Poverty & Inequality

MNREGA, 10 years on: Glass half-full or half-empty?

  • Blog Post Date 18 March, 2016
  • Perspectives
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In this article, Kunal Sen, Professor of Development Economics and Policy at the University of Manchester, evaluates whether MNREGA has achieved its broader development objectives. He further analyses why the programme’s implementation has been challenging, and what the implications of weak implementation have been for its objectives.

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When the Mahatma Gandhi National Rural Employment Guarantee Act (MNREGA) was passed in the Lok Sabha on 23 August 2005 with a 100% majority, it was seen as an iconic Act that enshrined the right to employment in the Indian Constitution. There was a great deal of expectation about the ability of the programme to improve the lives of the rural poor, as well as to transform the relation between the State and the citizen in the manner the implementation was decentralised to Gram Panchayats. Ten years on, has the Act delivered on these expectations? What have we learnt about the anti-poverty effects of MNREGA as well as its broader transformative potential? What have been the challenges to implementing MNREGA, and what do we know about the drivers of implementation success and failure? In this article, I evaluate the success of MNREGA by asking three questions about its efficacy as a flagship social protection programme of the Indian government: (a) Has MNREGA achieved its broader development objectives?, (b) Why has implementation of MNREGA been a challenge, and what have been the determinants of successful (and unsuccessful) implementation?, and (c) What have been the implications of weak implementation of MNREGA (wherever it has occurred) for the broader development objectives of the Act?

Has MNREGA achieved its broader development objectives?

A substantial empirical literature has looked at the effects of MNREGA on a range of outcomes starting from a narrower focus on poverty reduction to a wider focus on outcomes such as learning outcomes of children in households who have had access to MNREGA work. Given the demand-determined nature of MNREGA, which meant that households self-select into the programme, establishing causal effects of MNREGA on poverty and other outcomes has been challenging in the absence of experimental data.1 A common empirical strategy has been to use the phasing in of MNREGA initially to the 200 poorest districts in 2006, extended to 130 more districts in 2007, and to all districts in 2008. The evidence on the effect of MNREGA on household outcomes (such has an increase in wages or a reduction in distress migration) is mostly positive (though important caveats remain on whether effects are indeed causal). However, calculations of the net benefit of the programme, which take into account the fiscal costs, suggest that from a benefit-incidence perspective, it is not clear whether the large allocation of public expenditures on MNREGA can be justified (Imbert and Papp 2013). There may well be more effective ways to reach the poor at and the rationale for the programme may not be particularly compelling if the main objective was to reduce poverty and vulnerability of the poorest rural households.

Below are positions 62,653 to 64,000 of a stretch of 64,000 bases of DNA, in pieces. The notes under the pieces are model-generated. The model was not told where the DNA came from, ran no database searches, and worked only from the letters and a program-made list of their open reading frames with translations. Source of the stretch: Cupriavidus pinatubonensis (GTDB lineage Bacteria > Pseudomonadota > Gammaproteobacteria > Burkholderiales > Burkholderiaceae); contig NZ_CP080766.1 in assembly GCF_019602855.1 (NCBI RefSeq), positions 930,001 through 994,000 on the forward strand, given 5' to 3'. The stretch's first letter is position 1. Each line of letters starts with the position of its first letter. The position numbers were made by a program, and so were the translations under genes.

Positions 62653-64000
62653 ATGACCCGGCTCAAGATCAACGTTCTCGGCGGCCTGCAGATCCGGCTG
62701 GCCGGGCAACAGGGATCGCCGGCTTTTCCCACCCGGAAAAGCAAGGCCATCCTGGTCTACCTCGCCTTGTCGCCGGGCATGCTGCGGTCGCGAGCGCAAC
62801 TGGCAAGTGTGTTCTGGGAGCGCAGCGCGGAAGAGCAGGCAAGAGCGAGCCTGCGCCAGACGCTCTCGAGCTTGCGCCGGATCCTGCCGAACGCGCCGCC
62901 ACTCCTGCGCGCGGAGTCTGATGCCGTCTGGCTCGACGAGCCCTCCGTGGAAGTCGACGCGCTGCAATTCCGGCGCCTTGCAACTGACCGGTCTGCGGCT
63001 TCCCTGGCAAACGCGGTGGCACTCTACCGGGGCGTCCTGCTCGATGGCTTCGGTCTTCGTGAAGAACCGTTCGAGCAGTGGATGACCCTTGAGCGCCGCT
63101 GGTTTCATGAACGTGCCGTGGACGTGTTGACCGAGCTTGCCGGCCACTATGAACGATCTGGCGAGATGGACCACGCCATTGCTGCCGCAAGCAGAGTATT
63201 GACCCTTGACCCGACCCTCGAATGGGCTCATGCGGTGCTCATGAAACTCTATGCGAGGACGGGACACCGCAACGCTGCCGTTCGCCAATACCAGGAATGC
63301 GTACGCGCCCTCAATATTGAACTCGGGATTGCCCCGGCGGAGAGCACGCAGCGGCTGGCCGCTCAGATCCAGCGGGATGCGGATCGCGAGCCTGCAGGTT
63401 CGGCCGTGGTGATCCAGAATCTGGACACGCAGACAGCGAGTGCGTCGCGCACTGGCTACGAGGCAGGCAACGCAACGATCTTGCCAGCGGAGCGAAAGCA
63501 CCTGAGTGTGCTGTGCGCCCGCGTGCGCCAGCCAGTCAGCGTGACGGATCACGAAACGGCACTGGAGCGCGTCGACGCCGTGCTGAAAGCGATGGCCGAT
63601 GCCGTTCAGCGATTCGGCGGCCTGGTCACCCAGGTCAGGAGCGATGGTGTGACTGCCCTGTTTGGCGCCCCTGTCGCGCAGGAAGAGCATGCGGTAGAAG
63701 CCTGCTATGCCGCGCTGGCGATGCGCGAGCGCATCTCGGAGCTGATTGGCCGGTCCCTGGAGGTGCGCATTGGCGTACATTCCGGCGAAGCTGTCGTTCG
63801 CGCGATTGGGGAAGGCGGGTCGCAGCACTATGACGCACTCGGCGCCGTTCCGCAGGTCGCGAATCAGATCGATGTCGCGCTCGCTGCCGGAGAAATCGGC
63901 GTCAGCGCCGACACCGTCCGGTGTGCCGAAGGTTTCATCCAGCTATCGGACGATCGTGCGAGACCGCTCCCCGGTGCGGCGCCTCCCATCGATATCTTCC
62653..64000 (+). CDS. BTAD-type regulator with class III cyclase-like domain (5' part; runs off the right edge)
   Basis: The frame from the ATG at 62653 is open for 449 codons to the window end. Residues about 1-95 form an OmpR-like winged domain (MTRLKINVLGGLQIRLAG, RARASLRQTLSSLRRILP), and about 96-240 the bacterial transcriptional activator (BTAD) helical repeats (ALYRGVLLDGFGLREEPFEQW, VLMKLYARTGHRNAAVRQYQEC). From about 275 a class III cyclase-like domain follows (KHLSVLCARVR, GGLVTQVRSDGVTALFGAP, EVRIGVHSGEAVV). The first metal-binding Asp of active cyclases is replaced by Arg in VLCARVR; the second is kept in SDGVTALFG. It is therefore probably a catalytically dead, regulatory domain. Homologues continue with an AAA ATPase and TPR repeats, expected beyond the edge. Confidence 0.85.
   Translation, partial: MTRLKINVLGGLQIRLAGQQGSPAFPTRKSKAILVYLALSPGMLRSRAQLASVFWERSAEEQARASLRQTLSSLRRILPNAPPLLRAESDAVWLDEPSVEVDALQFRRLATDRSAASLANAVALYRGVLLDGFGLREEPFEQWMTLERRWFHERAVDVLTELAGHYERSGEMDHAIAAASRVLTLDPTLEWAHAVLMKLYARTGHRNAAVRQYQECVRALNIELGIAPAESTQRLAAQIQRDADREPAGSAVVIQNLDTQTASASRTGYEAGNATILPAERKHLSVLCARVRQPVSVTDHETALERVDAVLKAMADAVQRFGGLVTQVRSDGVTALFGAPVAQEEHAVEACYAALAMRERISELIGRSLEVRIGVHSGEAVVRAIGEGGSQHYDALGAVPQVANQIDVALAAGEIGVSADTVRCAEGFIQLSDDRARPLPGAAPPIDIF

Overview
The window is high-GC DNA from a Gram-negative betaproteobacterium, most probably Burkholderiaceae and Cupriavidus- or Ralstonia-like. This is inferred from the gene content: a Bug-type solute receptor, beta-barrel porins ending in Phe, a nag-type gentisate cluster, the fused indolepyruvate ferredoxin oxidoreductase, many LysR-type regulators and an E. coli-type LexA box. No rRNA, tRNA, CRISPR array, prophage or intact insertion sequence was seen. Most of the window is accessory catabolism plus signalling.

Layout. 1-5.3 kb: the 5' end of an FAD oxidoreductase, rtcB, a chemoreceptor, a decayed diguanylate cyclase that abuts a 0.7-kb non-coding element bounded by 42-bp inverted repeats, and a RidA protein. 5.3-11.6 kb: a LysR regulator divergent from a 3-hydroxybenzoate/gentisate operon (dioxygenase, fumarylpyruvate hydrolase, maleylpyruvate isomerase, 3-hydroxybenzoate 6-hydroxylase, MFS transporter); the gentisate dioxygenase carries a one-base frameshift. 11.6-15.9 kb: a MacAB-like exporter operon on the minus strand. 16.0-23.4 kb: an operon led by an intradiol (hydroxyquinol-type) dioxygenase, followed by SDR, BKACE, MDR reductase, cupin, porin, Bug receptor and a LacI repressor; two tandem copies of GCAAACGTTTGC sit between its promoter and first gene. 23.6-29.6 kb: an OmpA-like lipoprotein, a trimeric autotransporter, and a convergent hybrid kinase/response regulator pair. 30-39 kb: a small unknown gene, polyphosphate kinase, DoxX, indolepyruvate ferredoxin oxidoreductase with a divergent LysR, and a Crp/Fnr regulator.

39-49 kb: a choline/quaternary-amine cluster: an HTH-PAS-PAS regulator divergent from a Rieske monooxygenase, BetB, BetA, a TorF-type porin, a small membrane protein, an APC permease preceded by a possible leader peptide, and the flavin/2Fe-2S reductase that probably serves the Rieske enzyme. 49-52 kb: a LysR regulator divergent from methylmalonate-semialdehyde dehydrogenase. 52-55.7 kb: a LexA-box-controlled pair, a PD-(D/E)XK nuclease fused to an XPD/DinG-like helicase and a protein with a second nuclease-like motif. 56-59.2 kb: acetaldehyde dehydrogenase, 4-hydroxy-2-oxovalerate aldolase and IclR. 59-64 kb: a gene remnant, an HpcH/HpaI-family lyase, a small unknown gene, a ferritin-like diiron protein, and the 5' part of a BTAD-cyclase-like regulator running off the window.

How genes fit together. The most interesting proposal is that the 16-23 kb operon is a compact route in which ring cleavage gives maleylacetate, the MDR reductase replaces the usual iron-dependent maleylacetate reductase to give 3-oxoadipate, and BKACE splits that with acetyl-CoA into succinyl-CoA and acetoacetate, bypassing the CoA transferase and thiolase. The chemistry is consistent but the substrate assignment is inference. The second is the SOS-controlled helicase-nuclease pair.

The focus in the empirical literature has been on the material benefits that MNREGA brings to poor rural households. Yet the original intention of the Act was also to change the nature of the relationship between the State and the citizen by making the provision of employment by the State to those who need it the most a right, and not just an obligation of the State. The evidence on this, mostly from case studies, suggests that MNREGA may have led to the political empowerment of the poor and provided dignified work to them, in a context where the outside options in private labour markets were degrading and poorly paid wage labour, working for landlords, often in exploitative situations. While difficult to quantify, the transformative potential of MNREGA in changing citizen-State relations, especially for dalits2, adivasis3 and women, the three groups that MNREGA targeted in particular, may be the more important developmental outcome of MNREGA, rather than its poverty-reducing effect.

How well has MNREGA been implemented, and what have been the drivers of successful (and unsuccessful) implementation?

MNREGA has been poorly implemented so far, except in a few states. This in itself may not be surprising, given the large gap that generally exists between what the Indian State promises to do for the poor and what it actual delivers, and may be another reflection of India’s “flailing state”4. While the Act itself stipulates that “at least” 100 days of MNREGA work should be provided to all rural households that demand such work, only 3% of registered households in 2013-14 at the district level have obtained 100 days of MNREGA work. In the same financial year, the average MNREGA days provided per household has been a mere 36 days. The low uptake of MNREGA work has not been due to a lack of demand for the most part, but due to systematic rationing of MNREGA work by Gram Panchayats (Himanshu, Mukhopadhyay and Sharan 2015). More worryingly, MNREGA implementation has been particularly weak in the poorer Indian states (Figure 1).